When it comes to wreck diving, Australia is hard to beat with almost 8,000 registered wrecks to choose from. The variety of wrecks is phenomenal and you’ll find a full spectrum of vessel types!

Here are some of our favourite wreck dives from all around Australia, so if you have a ‘lust for rust’, read on!

The Dredge-Australia-wreck-underwater
Image provided by Chelsea Haebich

Ex-Navy Frigates

There is a host of ex-navy frigates spread around the coast of Australia – all with different marine life and diving conditions – here are some of best known for scuba diving.

EX-HMAS Tobruk

Location: Hervey Bay area, QLD. 27km (17 miles) off shore between Hervey Bay and Bundaberg
Level: All levels. The wreck sits at between 11 and 30 meters (33 and 100 feet).

The Tobruk is one of the world’s newest wreck diving sites and was officially opened for underwater exploration in late February 2019. The Tobruk site is over one hundred meters long and you can expect to meet a host of marine life along the way!

EX-HMAS Brisbane

Location: Mooloolaba, 4.6km (2.9 miles) off the Sunshine Coast, QLD
Level: All levels

This decommissioned guided missile destroyer is a colourful living reef and home to hawksbill turtles, reef octopus, occasional eagle rays, nudibranch and even leopard sharks.

Leopard Shark - Zebra Shark - Underwater

EX-HMAS Adelaide

Location: The Ex-HMAS Adelaide is located 1.4 kilometres (0.86 miles) from the Skillion at Terrigal and 1.8 kilometres (1.1 miles) from Avoca Beach (NSW).
Level: Advanced Open Water Diver (top decks are at approximately 25 meters (82 feet), including Technical Diving opportunities.

When you dive the ex-HMAS Adelaide there is certainly a lot of ship to see.  Just cruising around the outside of the artificial reef, the sheer size makes an awesome sight.  The ex-HMAS Adelaide lies in approximately 35 metres (115 feet) of water with the bow facing towards the open ocean. There are multiple deck levels as well as diver access holes to create easy entry and exit points. A great wreck for multi-level, penetration and more advanced diving.

EX-HMAS Canberra

Location: Melbourne (VIC)
Level: All

The ex-HMAS Canberra, a former warship which served the Australian Navy between 1981 and 2005, is the first artificial reef in Victoria created specifically for diving. The vessel was scuttled off Barwon Heads in October 2009 and now lies in 28 metres (92 feet) of water, with the top of the mast about 5 metres (16 feet) below the surface at low tide. 

Divers are able to access the superstructure of all decks. Highlights are the junior mess mural, the captain’s cabin, the bridge, galley, mess decks and operations room. These areas have been left as intact as possible to create additional interest for divers, plus nooks and crannies for creatures. 

EX-HMAS Hobart

Location: Adelaide (SA). Located in the Rapid Head Sanctuary Zone – part of the Encounter Marine Park
Level: Advanced Open Water Diver and Enriched Air Diver (Nitrox) recommended.

The 134 metre (440 foot) ex HMAS Hobart was a Charles F. Adams class guided missile destroyer in the Royal Australia Navy (DDG 39), built in the United States of America and commissioned in 1965 in Boston. The vessel completed three tours of duty off Vietnam and in 1968, two sailors lost their lives and seven others were injured after the vessel was hit by “friendly” fire. The Hobart was sunk in November 2002 as an artificial reef and lies in 30 metres (100 feet) of water approximately 4km (3.73 miles) off Rapid Bay.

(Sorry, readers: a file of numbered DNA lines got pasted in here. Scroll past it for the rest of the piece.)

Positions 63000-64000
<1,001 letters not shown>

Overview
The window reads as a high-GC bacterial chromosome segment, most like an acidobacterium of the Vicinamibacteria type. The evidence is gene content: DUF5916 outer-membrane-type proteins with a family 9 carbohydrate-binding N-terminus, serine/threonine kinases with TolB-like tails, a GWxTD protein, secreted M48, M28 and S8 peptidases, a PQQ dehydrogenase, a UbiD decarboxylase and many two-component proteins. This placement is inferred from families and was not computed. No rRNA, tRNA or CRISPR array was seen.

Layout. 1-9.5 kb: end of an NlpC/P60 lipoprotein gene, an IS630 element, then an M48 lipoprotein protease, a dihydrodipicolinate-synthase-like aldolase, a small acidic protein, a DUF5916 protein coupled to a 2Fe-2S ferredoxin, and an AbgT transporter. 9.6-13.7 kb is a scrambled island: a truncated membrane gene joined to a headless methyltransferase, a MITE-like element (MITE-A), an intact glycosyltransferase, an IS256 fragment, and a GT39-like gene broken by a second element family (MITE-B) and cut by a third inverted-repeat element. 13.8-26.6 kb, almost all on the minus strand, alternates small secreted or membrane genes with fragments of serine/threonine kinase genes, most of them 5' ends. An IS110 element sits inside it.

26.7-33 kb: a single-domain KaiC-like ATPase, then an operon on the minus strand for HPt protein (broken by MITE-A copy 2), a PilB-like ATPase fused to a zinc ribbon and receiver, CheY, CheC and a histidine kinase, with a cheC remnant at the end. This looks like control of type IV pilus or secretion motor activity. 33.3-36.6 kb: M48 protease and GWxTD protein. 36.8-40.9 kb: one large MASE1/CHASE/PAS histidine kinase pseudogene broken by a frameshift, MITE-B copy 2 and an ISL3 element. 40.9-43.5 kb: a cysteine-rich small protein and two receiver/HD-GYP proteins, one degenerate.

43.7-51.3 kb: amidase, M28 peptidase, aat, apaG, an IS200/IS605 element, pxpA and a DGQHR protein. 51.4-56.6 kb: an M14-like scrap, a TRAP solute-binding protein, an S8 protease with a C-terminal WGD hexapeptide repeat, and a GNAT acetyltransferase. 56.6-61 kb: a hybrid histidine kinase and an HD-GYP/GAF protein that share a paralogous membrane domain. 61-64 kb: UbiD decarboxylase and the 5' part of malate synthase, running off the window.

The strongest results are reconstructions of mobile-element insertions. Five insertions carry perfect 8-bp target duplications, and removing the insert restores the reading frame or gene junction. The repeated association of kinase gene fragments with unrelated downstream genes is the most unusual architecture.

Expect to see a wide variety of marine life as you explore this colossal wreck!


Location: Albany (WA)
Level:  All. Easy conditions and shallow areas.

The ex HMAS Perth is a former missile destroyer vessel measuring 133 meters (436 feet) long, so there is plenty of wreck to explore!

The HMAS Perth lies on the sandy bottom with a max depth of 35 meters (115 feet). There is plenty of original equipment still intact and visible to divers including holes in the hull from when the ship was under fire! Marine life highlights here include chance encounters with sea lions and during the winter months keep your eyes out to the blue for a passing humpback whale sighting.

seal - underwater - sea lion


Location: Dunsborough, South of Perth (WA)
Level:  All levels including beginners.

This former navy destroyer escort vessel is 113 metres (370 feet) long and was scuttled in 1997 in order to create a wreck dive site and an artificial reef. Sitting on a sandy bottom at 30 meters (100 feet), the top of the shipwreck is only 6 meters (20 feet) deep. For experienced divers there are plenty of penetration possibilities and with varied marine life, underwater photography is popular here too.

The wreck is home to around 100 different species of fish and frequent sightings include batfish, bullseyes, samson fish, cowfish, and many more. The soft coral, when opened is also a colourful highlight.

SS Yongala

Location: 90km (55 miles) southeast of Townsville; 10km (6.2 miles) from Cape Bowling Green.
Level: Advanced divers due to strong currents and depth.

It’s impossible to have a conversation about wreck diving in Australia without mentioning the SS Yongala, which is often cited by many wreck diving enthusiasts as being the best wreck dive in the world.

For years after its disappearance during a cyclone in 1911, the ships final resting place was unknown and remained a mystery for almost 50 years. It was only in 1958, that the wreck was finally discovered laying on its starboard side in 30 meters (100 feet).